Among the testimonies they found were those of Zlata Adelson, a great-grandmother of theirs who was born in Butrimantz (Butrimonys), Lithuania, in 1879, and Benzion Adelson, her son born in 1911. Zeisler and Frederics knew that Zlata and Benzion had died in 1941 because they were listed in a postwar account of the Jews of Butrimantz -- one of many such books, called yizkor, written by survivors who wanted to chronicle the lives of those who had died.
They also hit upon a surprise: The person who submitted the victims' names, in 1955, was Reuven Adelson, another son whom surviving family members assumed had died in the Shoah with his mother and brother. Reuven was pictured with Benzion in the yizkor book but was not among those listed as killed in 1941.
Photographs of Holocaust victims are displayed in the Hall of Names, part of Yad Vashem's new Holocaust History Museum scheduled to open in Jerusalem in March. The hall is the repository of millions of pages of testimony about Holocaust victims submitted over the past 50 years. Names and information can now be submitted online as well.
(Sasson Tiram -- Yad Vashem)
Nuns Deny Requests By Abuse Victims Group (The Washington Post, Dec 10, 2004)
Mentoring Is Crucial to Keeping Kids Away From Gangs (The Washington Post, Dec 9, 2004)
Preaching by Committee (The Washington Post, Dec 5, 2004)
Lesbian Minister's Credentials Revoked (The Washington Post, Dec 3, 2004)
Pope Returns Relics To Orthodox Leader (The Washington Post, Nov 28, 2004)
More Religion Stories
According to the database, Reuven had left Lithuania in 1939, apparently for Palestine. So Zeisler and Frederics got in touch with Elizabeth Levy, a genealogist they met on another Web site who lives in Israel. Levy called the Edelsons listed in the telephone white pages, and one turned out to be Reuven's widow, who told her she has three grown children and a grandchild in Israel.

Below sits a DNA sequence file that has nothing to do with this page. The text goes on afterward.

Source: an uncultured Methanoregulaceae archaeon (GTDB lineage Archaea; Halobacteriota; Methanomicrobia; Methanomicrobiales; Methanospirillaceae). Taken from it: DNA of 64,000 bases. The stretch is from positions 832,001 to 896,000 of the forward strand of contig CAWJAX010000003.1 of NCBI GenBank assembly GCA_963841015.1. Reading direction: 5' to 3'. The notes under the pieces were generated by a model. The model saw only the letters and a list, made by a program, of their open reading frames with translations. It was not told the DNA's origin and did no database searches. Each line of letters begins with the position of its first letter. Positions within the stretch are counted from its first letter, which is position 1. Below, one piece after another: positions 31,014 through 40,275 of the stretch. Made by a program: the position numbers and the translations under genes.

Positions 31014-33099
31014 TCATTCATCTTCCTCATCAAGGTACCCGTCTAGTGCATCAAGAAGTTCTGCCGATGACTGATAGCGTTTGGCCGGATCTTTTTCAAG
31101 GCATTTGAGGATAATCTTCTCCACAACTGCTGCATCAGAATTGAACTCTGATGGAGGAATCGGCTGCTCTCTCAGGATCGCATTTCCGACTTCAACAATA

Reuven died in 1975 in an automobile accident, never having again seen his sister -- Zeisler's grandmother -- and other family members who immigrated to the United States, despite having made efforts to do so.
"This puts closure on one chapter and opens up another with cousins in Israel we knew nothing about," Zeisler said. "It's been very, very exciting."
Shalev, 65, said that most of his family died in Polish death camps and that he has made every effort to ensure that all are included in the database. But there are some holes, including the name of one of his father's nieces who was killed. Those who could have provided her name are dead.
That's the biggest challenge the project faces, uncovering more details from Holocaust survivors who have avoided talking about the horror all their lives, he said. Soon the last of the survivors will be gone, and so too the memories of others who were killed.
"We know for sure there are still thousands of Jewish families, and some non-Jewish families, who know something about somebody who died in the Shoah," he said. "We must convince them to come forward."
Photo of Reuven Adelson reprinted from "If I Forget Thee . . . The destruction of the shtetl Butrimantz" (Remembrance Books, Washington, D.C).